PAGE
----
By Tshering Tashi,
Photo: Nicholas Rhodes (courtesy-kuensel online.com)
The Bhutan Post Office was set up in 1962, but Bhutanese were sending letters and using stamps much before that.
According to English scholar Nicholas Rhodes, who has a collection of old Bhutanese stamps (see photo), “the early stamps were used in the mid 1950s and the postal use of these stamps ranges from 1955 to 1958”. The letters were sent mostly from Haa, Paro and Thimphu to Kalimpong in India, but a few covers used within Bhutan have survived.The postal stamps used then were revenue stamps. They were issued in four colours and denominations; blue, red, green and orange, indicating the denomination of 1 trangka, 2 trangkas, 4 trangkas and 8 trangkas. Later they were re-valued as 25, 50 ch, Nu 1, 5 respectively.
These stamps were first issued in 1954 as revenue generators; and, a year later, on January 1, 1955 the government proclaimed that they could be used as postage stamps, and hence used as both for postal and fiscal purposes.
The stamps were well designed and attractive and became highly coveted in the philately world. For example, the lowest denomination was blue in colour and, on the top, Druk Zhung meaning Bhutan government was written in Dzongkha. Just below it, occupying prime space, is the symbol of a juxtaposed Dorji in blue. At the bottom, the word Bhutan in English in upper case is boldly printed. The denomination is positioned in the lower corners.
These stamps fetch about USD 100, if it has been used as a postage stamp, but unused examples are much less valuable. Because of the high value of such covers, some forgeries have been produced using genuine stamps.
Until 1955, there was no system to move letters or messages. The mountainous terrain, deep gorges and the fast rivers made transmission of mails from one dzong to another extremely difficult. So, depending upon the urgency, letters or messages were sent either through casual travellers or special messengers.
After 1955, the first attempt to systematise the transmission of mail seems to have been made. The judges of the courts of the states served as the postmasters. The transmission of mails in the interior (western, central, northern and eastern regions) became their responsibility under the instructions of the chief secretary to the government, who prescribed that all daks, other than those relating to His Majesty, should bear stamps. These stamps were usually of four annas denomination and were also used on revenue and legal documents. The instructions also prescribed that each dzong should dispatch dak at intervals of five days.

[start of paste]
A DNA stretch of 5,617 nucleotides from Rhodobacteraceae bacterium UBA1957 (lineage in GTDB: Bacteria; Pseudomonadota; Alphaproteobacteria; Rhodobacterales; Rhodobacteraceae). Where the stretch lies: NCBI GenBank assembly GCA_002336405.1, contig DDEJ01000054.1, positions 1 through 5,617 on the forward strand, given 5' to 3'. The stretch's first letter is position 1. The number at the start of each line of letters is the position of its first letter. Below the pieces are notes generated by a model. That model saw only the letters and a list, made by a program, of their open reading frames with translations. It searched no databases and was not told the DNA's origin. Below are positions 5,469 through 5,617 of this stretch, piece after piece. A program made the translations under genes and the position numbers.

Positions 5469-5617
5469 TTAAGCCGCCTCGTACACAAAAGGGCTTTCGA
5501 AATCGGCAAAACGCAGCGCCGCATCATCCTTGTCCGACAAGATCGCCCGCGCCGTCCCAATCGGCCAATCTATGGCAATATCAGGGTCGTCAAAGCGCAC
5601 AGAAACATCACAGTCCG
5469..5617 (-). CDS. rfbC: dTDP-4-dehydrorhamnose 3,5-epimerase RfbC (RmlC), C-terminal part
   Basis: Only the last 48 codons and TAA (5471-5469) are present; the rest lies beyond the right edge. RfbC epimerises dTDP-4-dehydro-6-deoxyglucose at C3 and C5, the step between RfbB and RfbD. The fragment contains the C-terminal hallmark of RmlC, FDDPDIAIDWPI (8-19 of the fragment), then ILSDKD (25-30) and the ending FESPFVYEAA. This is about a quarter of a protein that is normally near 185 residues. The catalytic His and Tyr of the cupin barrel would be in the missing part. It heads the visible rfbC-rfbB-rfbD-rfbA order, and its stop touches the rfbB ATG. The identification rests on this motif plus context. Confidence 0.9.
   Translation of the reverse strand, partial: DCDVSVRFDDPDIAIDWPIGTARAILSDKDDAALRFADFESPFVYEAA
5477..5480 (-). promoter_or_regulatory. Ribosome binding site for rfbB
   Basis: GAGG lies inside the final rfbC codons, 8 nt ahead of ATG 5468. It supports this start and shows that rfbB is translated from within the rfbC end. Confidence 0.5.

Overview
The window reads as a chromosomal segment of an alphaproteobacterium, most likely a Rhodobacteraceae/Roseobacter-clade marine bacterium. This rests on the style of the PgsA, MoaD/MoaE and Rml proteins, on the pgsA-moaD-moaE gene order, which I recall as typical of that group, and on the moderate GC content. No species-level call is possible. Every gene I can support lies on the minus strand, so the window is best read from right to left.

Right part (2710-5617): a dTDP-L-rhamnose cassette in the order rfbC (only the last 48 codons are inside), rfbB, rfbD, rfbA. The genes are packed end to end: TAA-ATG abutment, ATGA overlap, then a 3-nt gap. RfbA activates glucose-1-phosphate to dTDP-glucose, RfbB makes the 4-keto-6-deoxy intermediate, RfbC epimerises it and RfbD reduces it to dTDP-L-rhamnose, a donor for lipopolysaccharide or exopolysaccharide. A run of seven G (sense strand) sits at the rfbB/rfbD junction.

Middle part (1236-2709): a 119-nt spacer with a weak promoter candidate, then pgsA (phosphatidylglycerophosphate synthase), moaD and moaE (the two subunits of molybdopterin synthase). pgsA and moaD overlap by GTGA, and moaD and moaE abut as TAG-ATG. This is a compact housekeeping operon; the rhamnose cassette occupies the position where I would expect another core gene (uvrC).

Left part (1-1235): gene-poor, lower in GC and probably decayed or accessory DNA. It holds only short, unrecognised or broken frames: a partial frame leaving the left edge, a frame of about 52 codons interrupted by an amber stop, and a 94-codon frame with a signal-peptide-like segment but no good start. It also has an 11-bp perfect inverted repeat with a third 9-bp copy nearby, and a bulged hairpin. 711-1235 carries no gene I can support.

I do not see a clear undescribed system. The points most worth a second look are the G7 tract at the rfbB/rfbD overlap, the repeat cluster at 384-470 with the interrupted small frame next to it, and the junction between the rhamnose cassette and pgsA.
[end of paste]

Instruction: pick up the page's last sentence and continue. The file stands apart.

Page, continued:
Studying the movements of the letters and the seals of the stamp make this transmission line clearer. For example, the state from which the letter was sent had the responsibility of cancelling them. Almost all letters exited from Haa, where the postmaster fixed a seal with a date of transit. Couriers then carried it over the mountains to the border town of Yatung, where a Chinese stamp was sometimes applied. The Chinese handed the letters to the Indian postal system at the border, who then handled the letters, and in Kalimpong the arrival mark was stamped and delivered to the recipient. Few, if any, covers have survived that travelled further than Kalimpong.
Three years later, in 1958, the chief secretary further improved the system and increased the frequency. Under the new system, the dzongs were expected to send the daks twice a week, and to increase certainty the mailing days were fixed. The establishment of runner system appears to have been intended mainly to facilitate the carriage of official mails.
Usage of stamps?
In 1955, the government permitted the use of revenue stamps for postal purposes, but some have doubted its use, and others wonder if they were ever used for internal postage within Bhutan.
One theory is that the stamps were just a concoction of Kalimpong traders to make money from gullible western stamp collectors.
The Finnish philatelists, Iiro Kakko, questions the validity of these stamps. He said that, while most of the covers sent to Kalimpong did pass along the normal mail route, the stamps were not used to carry genuine letters. He believes that they were produced for sale into the philatelic market. Kakko interviewed Kesang Dorj,i the postmaster of Bhutan House in Kalimpong, who said that he generated some of these covers for that purpose.
The Experimental P.O.
In the late sixties, the post office of Bhutan House in Kalimpong was started as an experiment. Migma Nadik attested this, as he was estate manager in August 1956. At that time, his father was working in the prime minister’s office there. He said that Babu Agye Tshering worked as the postmaster in Haa and was responsible for sending letters from Bhutan to Kalimpong.
Nadik was one of the early letter writers. In 1966, he used to exchange letters with his wife, who worked as a teacher in Phuntsholing through the experimental P.O.
He remembers that the Bhutanese stamps were so popular that some Indians made fake ones using the revenue stamps.
With the establishment of the post office, Bhutanese stamps have become more attractive and diverse and are a delight for collectors, and revenue stamps are no longer used as postage.